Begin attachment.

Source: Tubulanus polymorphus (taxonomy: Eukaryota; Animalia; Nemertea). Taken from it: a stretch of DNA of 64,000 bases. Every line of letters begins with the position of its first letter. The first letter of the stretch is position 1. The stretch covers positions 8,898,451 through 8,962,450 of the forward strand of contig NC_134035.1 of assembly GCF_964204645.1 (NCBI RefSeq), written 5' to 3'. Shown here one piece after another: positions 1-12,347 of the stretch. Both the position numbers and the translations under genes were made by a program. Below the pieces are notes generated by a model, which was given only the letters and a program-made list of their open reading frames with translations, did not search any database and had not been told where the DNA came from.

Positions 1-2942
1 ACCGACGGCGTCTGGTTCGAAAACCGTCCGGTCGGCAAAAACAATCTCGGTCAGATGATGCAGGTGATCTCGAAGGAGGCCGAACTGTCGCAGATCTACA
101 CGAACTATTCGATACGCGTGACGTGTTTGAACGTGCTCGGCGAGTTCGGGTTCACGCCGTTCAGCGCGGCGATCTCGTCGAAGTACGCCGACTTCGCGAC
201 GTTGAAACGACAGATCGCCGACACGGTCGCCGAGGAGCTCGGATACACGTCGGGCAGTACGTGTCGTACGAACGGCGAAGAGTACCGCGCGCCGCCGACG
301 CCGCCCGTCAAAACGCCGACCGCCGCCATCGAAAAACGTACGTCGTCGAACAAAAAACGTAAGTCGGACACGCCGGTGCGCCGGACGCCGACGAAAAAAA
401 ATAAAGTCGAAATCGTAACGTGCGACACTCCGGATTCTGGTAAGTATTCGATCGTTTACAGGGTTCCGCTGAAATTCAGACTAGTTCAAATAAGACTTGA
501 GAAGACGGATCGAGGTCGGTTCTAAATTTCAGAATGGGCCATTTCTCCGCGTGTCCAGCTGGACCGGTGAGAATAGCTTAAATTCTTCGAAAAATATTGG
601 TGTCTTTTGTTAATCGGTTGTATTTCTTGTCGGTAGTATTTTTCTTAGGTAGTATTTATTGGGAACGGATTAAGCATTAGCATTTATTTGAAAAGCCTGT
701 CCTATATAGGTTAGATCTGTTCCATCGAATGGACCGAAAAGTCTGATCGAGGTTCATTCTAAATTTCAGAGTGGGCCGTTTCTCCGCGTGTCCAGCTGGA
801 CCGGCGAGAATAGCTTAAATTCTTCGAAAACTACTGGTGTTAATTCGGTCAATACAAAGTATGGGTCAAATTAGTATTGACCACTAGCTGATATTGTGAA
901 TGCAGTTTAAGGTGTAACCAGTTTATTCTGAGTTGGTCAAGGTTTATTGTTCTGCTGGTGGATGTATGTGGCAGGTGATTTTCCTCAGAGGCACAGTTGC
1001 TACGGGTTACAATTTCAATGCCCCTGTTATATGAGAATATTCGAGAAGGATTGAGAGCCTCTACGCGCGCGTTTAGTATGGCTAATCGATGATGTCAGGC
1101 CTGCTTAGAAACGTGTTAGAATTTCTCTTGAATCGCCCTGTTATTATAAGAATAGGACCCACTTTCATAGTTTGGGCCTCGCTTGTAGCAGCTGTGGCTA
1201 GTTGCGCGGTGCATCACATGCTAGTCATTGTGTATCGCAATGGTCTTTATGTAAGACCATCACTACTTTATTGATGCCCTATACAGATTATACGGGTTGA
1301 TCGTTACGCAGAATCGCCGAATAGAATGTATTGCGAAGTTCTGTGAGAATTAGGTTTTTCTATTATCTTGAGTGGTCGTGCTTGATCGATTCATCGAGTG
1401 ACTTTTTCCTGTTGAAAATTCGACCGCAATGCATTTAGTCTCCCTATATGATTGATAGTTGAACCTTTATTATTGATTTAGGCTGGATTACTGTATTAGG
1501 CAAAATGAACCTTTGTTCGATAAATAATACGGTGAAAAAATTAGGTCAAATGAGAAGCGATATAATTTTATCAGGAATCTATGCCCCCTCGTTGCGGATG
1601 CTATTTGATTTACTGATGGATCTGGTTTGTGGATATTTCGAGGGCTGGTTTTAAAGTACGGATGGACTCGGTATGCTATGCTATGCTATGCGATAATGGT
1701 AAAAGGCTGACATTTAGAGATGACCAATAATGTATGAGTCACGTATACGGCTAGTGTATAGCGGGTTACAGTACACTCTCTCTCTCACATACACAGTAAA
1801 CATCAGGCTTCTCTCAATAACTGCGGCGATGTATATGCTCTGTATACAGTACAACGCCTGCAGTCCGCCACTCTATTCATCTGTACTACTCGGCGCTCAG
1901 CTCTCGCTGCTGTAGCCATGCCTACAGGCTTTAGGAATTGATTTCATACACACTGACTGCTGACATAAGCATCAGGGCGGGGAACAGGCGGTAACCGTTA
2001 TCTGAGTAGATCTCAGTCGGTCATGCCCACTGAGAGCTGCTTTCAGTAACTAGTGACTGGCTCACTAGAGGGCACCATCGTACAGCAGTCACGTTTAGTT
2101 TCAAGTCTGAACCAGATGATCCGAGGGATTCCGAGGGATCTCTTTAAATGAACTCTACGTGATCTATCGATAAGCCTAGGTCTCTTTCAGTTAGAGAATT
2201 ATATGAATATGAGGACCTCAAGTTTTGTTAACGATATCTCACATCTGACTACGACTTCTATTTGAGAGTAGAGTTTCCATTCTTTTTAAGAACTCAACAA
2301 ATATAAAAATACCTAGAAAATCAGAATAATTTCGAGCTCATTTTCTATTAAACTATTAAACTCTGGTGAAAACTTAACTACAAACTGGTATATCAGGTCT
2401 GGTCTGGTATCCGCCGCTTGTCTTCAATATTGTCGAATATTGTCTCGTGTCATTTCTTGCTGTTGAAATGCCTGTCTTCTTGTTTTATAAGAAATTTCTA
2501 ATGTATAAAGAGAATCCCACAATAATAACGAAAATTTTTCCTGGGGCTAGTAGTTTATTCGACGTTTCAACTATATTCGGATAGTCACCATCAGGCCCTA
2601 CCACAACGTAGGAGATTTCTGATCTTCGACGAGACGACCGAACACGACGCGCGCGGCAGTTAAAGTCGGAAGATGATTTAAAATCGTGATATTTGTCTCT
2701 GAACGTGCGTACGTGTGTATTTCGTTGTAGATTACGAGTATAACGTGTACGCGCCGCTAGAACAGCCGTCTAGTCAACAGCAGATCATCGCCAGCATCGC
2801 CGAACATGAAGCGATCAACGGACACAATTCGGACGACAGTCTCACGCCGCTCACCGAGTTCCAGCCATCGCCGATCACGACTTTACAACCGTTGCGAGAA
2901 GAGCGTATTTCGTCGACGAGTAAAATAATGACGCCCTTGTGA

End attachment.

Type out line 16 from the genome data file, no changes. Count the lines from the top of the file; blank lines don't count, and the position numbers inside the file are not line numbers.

1301 TCGTTACGCAGAATCGCCGAATAGAATGTATTGCGAAGTTCTGTGAGAATTAGGTTTTTCTATTATCTTGAGTGGTCGTGCTTGATCGATTCATCGAGTG